cloak and cowl, and above the cowl a broad hat.  He is
   followed by two or three knights in grey cloaks and cowls,
   and by the Forester.]

   The King [singing old English air].
                 Sir Eglamore that gallant knight

   Chorus.  Fa la, lanky down dilly,

   King.      He took up his sword and he went to fight

   Chorus.  Fa la, lanky down dilly.

   King.      And as he rode o’er hill and dale,
                 All armed in a coat of mail

   Chorus.  Fa la lanky down dilly,

   King.      There leap’d a dragon out of her den

   Chorus.  Fa la lanky down dilly,

   King.      Had slain God knows how many men,

   Chorus.  Fa la lanky down dilly,

   King.      But when she saw Sir Eglamore
                Oh, that you had but heard her roar

   Chorus.  Fa la, lanky down dilly.

   King.  So, forester, this is Robin Hood’s den!  If we
could but make him roar like Sir Eglamore’s dragon,
we were well pleased.  You are sure of his whereabouts,
forester?  He may be hunting our deer fifty miles away
for all we know.

   Forester.  My liege, I am certain sure he is here.  But
with your leave, Sire, I will go my ways, for my life will
not be worth a day’s purchase if Robin finds out how
I have tricked him.

   King.  Begone, good forester.  Stay, come to our
Castle in Nottingham to-morrow.  If the outlaw falls
into the trap you will have earned a round sum.

      [Forester kneels to the King and then slips away.]

   King [humming to himself].
          But when she saw Sir Eglamore
          Oh, that you had but heard her roar
          Fa la, lanky down dilly!

          [Robin Hood comes suddenly round the tree.]

   Robin Hood [sings], Fa la, lanky down dilly!
[takes the King by the arm] You sing lively ditties at your
Abbey, Sir Abbot.  I am glad to hear you have so gay
a spirit under your grey cowl.

   King [trying to shake Robin’s hand off].  And who are
you?

   Robin Hood.  A yeoman of the forest, living under the
greenwood tree.

   King.  How do you make your living, yeoman?

   Robin Hood.
          We be yeoman of this forest
          Under the green-wood tree;
          We live by our Kingès deer,
          None other shift have we.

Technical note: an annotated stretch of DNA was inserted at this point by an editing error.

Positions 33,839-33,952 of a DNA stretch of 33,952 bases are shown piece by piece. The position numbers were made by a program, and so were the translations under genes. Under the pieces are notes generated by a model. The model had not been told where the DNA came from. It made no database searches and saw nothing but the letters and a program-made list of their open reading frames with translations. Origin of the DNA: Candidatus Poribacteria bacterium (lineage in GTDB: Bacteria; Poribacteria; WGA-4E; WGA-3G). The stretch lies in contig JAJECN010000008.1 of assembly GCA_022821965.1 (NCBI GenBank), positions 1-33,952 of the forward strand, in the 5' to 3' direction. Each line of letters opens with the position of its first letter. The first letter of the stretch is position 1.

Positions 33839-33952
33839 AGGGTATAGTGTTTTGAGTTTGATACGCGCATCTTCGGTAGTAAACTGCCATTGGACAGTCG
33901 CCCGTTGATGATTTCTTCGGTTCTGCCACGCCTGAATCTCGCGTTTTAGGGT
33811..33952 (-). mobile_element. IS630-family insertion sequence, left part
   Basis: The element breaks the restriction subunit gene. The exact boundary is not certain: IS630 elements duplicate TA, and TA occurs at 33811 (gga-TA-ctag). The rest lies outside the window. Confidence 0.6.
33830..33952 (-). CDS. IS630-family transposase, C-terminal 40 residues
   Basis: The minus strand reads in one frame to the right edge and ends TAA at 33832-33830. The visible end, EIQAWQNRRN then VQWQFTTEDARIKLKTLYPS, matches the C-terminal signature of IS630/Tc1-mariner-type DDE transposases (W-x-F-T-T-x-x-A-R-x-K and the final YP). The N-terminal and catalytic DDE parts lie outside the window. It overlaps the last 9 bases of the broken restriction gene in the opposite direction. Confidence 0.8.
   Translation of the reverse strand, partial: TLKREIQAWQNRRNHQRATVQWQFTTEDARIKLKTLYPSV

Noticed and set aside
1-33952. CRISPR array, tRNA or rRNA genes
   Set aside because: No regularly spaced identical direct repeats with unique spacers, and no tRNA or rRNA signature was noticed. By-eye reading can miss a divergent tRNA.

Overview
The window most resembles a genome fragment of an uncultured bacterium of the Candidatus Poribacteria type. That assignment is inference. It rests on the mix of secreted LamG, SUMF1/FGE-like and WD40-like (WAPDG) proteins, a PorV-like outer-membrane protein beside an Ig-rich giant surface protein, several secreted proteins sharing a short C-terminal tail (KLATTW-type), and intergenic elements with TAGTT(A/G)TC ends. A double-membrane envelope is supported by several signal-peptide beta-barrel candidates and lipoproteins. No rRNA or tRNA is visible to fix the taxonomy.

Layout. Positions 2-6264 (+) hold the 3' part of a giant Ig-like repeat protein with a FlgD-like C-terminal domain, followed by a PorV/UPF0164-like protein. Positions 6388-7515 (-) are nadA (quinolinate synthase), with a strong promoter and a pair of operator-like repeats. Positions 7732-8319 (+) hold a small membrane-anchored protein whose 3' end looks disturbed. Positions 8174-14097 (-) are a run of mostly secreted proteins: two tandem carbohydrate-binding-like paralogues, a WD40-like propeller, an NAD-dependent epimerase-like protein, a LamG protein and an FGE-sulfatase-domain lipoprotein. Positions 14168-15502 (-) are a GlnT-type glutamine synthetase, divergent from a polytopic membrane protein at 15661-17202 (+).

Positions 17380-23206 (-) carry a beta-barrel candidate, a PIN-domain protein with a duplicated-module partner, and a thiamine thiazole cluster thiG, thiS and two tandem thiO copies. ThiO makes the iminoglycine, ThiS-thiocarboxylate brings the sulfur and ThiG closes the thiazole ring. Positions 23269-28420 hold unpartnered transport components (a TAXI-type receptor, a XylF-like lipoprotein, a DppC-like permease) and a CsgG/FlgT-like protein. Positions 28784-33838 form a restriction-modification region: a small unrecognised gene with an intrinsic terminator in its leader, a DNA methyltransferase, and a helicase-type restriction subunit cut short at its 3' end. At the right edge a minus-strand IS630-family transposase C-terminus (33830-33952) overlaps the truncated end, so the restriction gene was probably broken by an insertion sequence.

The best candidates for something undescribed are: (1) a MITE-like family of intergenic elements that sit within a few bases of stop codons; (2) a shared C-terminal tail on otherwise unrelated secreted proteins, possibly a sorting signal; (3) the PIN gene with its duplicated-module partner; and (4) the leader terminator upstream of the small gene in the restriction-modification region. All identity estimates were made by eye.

And ye have churches and rentès both
          And gold full great plenty
          Give us some of your spending
          For saintè charity.

   King.  Well, good yeoman, I have not much to bestow,
for I have been at Nottingham this fortnight past with
our King, and have spent so much money entertaining
him and his nobles that I have only brought forty pounds
to the greenwood with me to-day.  If I had a hundred
you should have half.  Here is the forty pounds.

   [Signs to a knight, who pulls out a bag of gold form under his
      cloak and hands it to Robin, who divides the money in
      two parts and returns one to the King.]

   Robin Hood [courteously].  Sir, this is for your spending.
May we meet another day.

   King.  I thank you, good Robin, for Robin Hood
I take you to be.  A moment, I pray you.  Edward, our
King, sends you greeting, and bids you come and feast
with him in Nottingham.  He sends his seal as a token.

   [The King draws out a large seal from under his cloak
      which he shows Robin, who, recognizing it, pushes back
      his hood and kneels on one knee and kisses the seal.]

   Robin Hood.
          I love no man in all the world
          So well as I do my King;
          Welcome is my lordès seal;
          And, monk, for thy tiding.
But now, Sir Abbot, in return for your tidings, you must
share our merrymakings under my oak, for this is May-
day, and many will be gathered together here to keep
holiday.

   [Robin blows his horn.  Enter the Merry Men, who kneel